A blog by Head Master Andrew Halls is being published on The Sunday Times’ website. Subscribers to The Times Online can click on the link from the Parent Power page of the Sunday Times.
True Grit: Standing up to the 21st Century
9th March 2014
In two weeks’ time, we shall be holding our “True Grit” conference at King’s on developing emotional resilience in schools. Within a week of our advertising it, we were sold out. Nearly 200 leading school head teachers and pastoral heads are attending. Even though we closed the book long ago, we still have nearly a hundred and fifty schools either on the waiting list or asking us if we can hold the conference again.
Why has “personal resilience” struck such a chord? It is partly because we are openly discussing matters that some schools have been very reluctant to address before in any public forum. But it is also because so many of us have personal experience of someone we care about very much, either in the workplace, or within our families or friends, who has struggled to make sense of the world they are in. With an apparent perversity, some adults and children seem to “have everything” – except happiness. They may be loved, supported, with good jobs, or excellent academic expectations, food on the table, and a warm house to live in, but for reasons that even those closest to them cannot understand, they feel their life has no meaning, and are driven to thoughts of the darkest despair.
Living in the 21st century is not everything the advertisements have told us it should be.
Edwin Brock’s caustic poem, Five Ways to Kill a Man, was a favourite of English classrooms in the 1980s when I started teaching. After referring to “cumbersome” historical methods, such as crucifixion or nuclear attack, the poet laconically suggests that there is an easier way to kill a man:
“Simpler, direct and much more neat is to see
That he is living somewhere in the middle
Of the twentieth century, and leave him there.”
The pupils I taught thirty years ago easily understood the idea that the century they inhabited was one of global catastrophe. World wars were part of their families’ memories, and part of their own Cold War inheritance; any self-respecting “wild child” daughter could join the Greenham Common women’s peace camp; famines were televised and Live Aid offered hope to the starving and a palliative to the western conscience.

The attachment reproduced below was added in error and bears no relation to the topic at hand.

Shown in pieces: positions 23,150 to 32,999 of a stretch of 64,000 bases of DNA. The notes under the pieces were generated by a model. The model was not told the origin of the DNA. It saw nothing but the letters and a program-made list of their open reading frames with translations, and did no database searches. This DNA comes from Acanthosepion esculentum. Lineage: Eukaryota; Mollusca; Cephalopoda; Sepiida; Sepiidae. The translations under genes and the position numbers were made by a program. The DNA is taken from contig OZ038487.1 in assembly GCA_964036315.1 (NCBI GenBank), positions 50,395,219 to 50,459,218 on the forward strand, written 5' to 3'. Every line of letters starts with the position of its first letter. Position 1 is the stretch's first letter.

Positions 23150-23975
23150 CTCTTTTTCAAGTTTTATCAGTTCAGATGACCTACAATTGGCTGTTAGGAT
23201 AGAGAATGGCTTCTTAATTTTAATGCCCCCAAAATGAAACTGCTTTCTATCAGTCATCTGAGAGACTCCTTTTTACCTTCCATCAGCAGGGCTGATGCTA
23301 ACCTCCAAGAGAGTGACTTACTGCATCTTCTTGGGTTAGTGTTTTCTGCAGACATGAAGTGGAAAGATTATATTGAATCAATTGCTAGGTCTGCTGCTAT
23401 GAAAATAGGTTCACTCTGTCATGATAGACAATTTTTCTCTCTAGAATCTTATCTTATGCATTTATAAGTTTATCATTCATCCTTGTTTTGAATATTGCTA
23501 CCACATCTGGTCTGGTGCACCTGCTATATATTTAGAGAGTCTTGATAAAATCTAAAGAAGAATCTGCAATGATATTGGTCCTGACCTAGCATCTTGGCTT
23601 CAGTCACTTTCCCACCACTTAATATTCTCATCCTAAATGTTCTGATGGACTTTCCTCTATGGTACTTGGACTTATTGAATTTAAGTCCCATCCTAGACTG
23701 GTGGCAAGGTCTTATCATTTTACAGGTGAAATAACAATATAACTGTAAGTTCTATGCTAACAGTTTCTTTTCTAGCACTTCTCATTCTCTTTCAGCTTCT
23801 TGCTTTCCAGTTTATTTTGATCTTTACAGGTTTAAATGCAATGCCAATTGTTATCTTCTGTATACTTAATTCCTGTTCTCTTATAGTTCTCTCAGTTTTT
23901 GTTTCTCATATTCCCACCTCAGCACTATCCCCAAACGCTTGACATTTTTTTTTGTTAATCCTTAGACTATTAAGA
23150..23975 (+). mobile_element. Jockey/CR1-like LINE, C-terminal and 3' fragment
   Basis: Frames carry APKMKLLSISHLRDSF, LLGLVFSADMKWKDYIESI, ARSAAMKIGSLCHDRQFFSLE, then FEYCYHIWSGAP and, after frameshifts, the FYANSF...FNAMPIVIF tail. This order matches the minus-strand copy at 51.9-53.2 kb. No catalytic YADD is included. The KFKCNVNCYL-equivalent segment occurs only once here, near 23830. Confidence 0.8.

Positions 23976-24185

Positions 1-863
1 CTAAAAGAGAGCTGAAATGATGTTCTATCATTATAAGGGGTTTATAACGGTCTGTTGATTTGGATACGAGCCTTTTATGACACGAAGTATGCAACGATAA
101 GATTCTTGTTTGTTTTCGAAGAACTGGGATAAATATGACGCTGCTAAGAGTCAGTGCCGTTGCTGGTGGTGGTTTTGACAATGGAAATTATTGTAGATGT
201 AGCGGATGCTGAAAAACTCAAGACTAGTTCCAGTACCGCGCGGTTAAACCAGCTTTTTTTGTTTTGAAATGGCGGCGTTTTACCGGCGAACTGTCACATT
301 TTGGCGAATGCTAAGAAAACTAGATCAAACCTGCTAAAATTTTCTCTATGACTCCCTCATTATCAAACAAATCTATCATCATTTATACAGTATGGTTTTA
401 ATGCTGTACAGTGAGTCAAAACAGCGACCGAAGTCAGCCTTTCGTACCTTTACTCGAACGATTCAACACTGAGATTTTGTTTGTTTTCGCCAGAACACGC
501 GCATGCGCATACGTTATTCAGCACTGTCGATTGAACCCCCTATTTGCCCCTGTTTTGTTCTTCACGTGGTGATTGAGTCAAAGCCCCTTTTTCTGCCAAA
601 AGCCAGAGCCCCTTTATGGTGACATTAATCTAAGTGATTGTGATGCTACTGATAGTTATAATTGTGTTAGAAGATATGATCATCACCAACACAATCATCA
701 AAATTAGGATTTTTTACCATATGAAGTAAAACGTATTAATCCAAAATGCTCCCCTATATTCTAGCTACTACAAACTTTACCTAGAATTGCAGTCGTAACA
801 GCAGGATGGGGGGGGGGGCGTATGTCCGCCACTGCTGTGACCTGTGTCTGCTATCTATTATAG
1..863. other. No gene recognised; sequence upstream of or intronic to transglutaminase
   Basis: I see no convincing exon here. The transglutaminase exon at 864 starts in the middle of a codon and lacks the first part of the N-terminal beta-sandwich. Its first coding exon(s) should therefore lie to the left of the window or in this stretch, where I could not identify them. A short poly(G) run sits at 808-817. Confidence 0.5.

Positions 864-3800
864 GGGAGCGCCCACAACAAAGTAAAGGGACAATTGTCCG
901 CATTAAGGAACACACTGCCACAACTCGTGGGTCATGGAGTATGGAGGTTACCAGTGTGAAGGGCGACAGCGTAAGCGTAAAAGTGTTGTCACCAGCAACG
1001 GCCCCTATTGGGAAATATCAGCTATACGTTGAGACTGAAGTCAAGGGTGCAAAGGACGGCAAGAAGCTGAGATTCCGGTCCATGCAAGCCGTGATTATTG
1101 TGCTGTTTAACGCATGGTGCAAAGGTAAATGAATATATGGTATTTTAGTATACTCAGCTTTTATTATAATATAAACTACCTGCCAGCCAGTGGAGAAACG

But these issues were by and large external ones – great, world-sweeping affairs that did not call into question the tiny and fragile world of the individual self. On the contrary, they helped promote a belief in the power of the individual to change things for the better. Without a doubt, this reached its climax in the fall of the Berlin Wall. This defining moment of 1989 proved to the world that individuals not only mattered, they could win the battle against apparently invulnerable and oppressive regimes. In the same year, Bryce Courtenay’s novel, The Power of One, pursued the same theme, and clearly struck a chord. It was translated into eighteen languages and sold eight million copies.
I suspect if Edwin Brock were to write his poem anew today, the 21st century would fit even better. There are still the world-wide concerns of over-population, terrorism, global warming and conflict. But added to these is an exceptionally developed and articulate narrative of the self, and a paradoxical sense of the futility of the individual – the powerlessness of one.
Through Facebook, Instagram and suchlike, young people, still growing into the man or woman they cannot yet possibly envisage, find themselves captured, adored, reviled or all too publicly ignored on a moment by moment basis. Anonymous comment websites like AskFM or Little Gossip mean that our young people are not only performing the sometimes tortured drama of their adolescence under the scrutiny of hundreds or even thousands of others, but they are vulnerable to cruel and absurd slanders that, for some of them, can be literally life-ending. Faced with the transient contempt of the online audience, and with too little sense of the meaningless of such vacuous and momentary unkindness, the individual suddenly seems extraordinarily small and vulnerable.
Shakespeare’s King Lear lost his kingdom, his daughters and his mind before concluding that man was just a “poor bare forked animal” stripped of purpose and dignity. In the 21st century too many people have come to a similar conclusion before they have even gone through puberty.
We need to teach them all over again the “power of one”, or to quote from King Lear again, to be able to say to them: “Thy life’s a miracle” – and mean it. “True grit” and resilience training is as much as anything a means of celebrating the miracle of human life, and the vast potential of every person to change things both within them and around them for the better.